Affirmations and Letting Go
By Angelique de Rouen
It’s a new year, and I feel lighter. Literally. My appendix left me at the end of last year right before Christmas and I haven’t been the same since. He didn’t even send me a breakup text, no goodbye, nothing. I guess he just got mad at me for some reason, but I still don’t know why. I tried to treat him right, I gave him everything: my good bacteria, my blood and my unwavering support. But he was being too toxic, so my doctor said: “It’s time to let him go.”
This loss got me thinking, and I think I’m going to change my mindset. Gorgeous, gorgeous girls know that 2022 is the time to tap into our spiritual sides because the girlies know that we can’t let missing organs get in the way of that. Now, we’re going to lead the way with positive affirmations and
lie to ourselves speak our deepest hopes and desires into existence. Here are a few affirmations you can use or modify:
I am not overwhelmed.
I am healthily glued to my bed.
This is a normal college experience.
My time management skills are stronger than my obsession with Wordle.
I do not say “MATERIAL GWOORRLLLL!!!!!!” an unhealthy amount of times.
These are just a few ideas, but the power they hold is simply immense. I am so glad that I am entering this semester with these new realizations and life lessons. If you’re reading this, I hope you have a happy, healthy new year, with or without your appendix. And remember, sometimes you just have to let go of your attachments, internal and external.
Asking More Questions
By Mahesh Agarwal
I’ve always assumed that conversations are supposed to be symmetrical. If I ask for your name, I expect you to ask for mine in return. If you ask me whether I believe in aliens, I’ll give you my theory and then mirror the question back: do you think they’re real? The premise is that we’re both courteous narcissists. We both enjoy sharing our own thoughts but are self-aware enough to realize that gifts must be reciprocated. Conversational equality is so universally valued, it seems like a matter of basic etiquette; if someone spent an entire night interrogating me or launched into a monologue, I’d reflexively label them as anti-social.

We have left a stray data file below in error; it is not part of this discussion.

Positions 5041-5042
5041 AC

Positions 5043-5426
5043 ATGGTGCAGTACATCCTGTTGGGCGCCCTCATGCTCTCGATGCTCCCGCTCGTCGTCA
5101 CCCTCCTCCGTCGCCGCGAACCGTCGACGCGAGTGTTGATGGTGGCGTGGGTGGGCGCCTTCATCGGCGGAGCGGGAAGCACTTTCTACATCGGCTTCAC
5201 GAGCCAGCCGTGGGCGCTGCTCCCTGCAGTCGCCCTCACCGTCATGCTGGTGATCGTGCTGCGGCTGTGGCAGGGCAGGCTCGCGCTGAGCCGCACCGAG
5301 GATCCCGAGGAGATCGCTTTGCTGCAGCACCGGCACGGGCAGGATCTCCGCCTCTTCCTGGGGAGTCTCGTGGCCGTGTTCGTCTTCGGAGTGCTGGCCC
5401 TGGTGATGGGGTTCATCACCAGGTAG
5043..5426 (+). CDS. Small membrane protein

Last semester, I was loitering in Bass when an acquaintance told me about an article she wrote arguing that the education system could play a more substantive role in inspiring political reform. Described using the TED-talk language of “empowerment” and “reimagination,” the idea initially struck me as vague. But my classmate’s optimism made me suspect that there was a more elaborate vision underneath that she was hesitant to unload. I was curious: what is this person thinking and where does it come from? I asked the first-year about the goal of schools, her own experience as a student and how her mindset toward education influences how she approaches Yale. In response, the budding writer traced her belief in intrinsic-motivation to her experience attending a gap year program in Alaska where students influenced their own curricula and combined outdoor education with the liberal arts. She then connected this perspective to a set of theorists she’d read who framed education as a laboratory for social change and explained how this fit in with the political ideology she’d developed as an activist in high school. The first-year told me how arriving in New Haven has reinforced some of her skepticism towards educational orthodoxy but that she is unsure whether she’ll be able to maintain her outlook after four year habituating the style of university classes.
That evening in the library didn’t give me a comprehensive picture of this specific classmate’s mind or even her philosophy of education—I learned only a snippet of her views and even these I’ve likely misrepresented. Nevertheless, the discussion showed me that not every conversation needs to be a perfectly symmetrical game of trading questions for comments back-and-forth. There’s value in trying to understand how people think on their own terms.
I’m surrounded by people whose stories I’ve oversimplified. One friend of mine is a self-described technocrat who disagrees with democracy but, so far, I’ve attacked this opinion before he’s had a chance to unravel it. I don’t know what he believes should replace democracy, and I’m not sure when his political views began to form or what inspired them. For the past ten years, I’ve rarely seen my twin-brother without an obscure fantasy novel in his hands but I’ve never actually asked what he’s reading. I wonder what the most memorable stories and characters he’s encountered have been so far. Are the books he’s reading now similar to what he’s always gravitated toward or has he cycled through different sub-genres along the way? In 2022, I want to ask these questions and, although it seems to break every law of the universe, it’s okay if they don’t ask all of them back.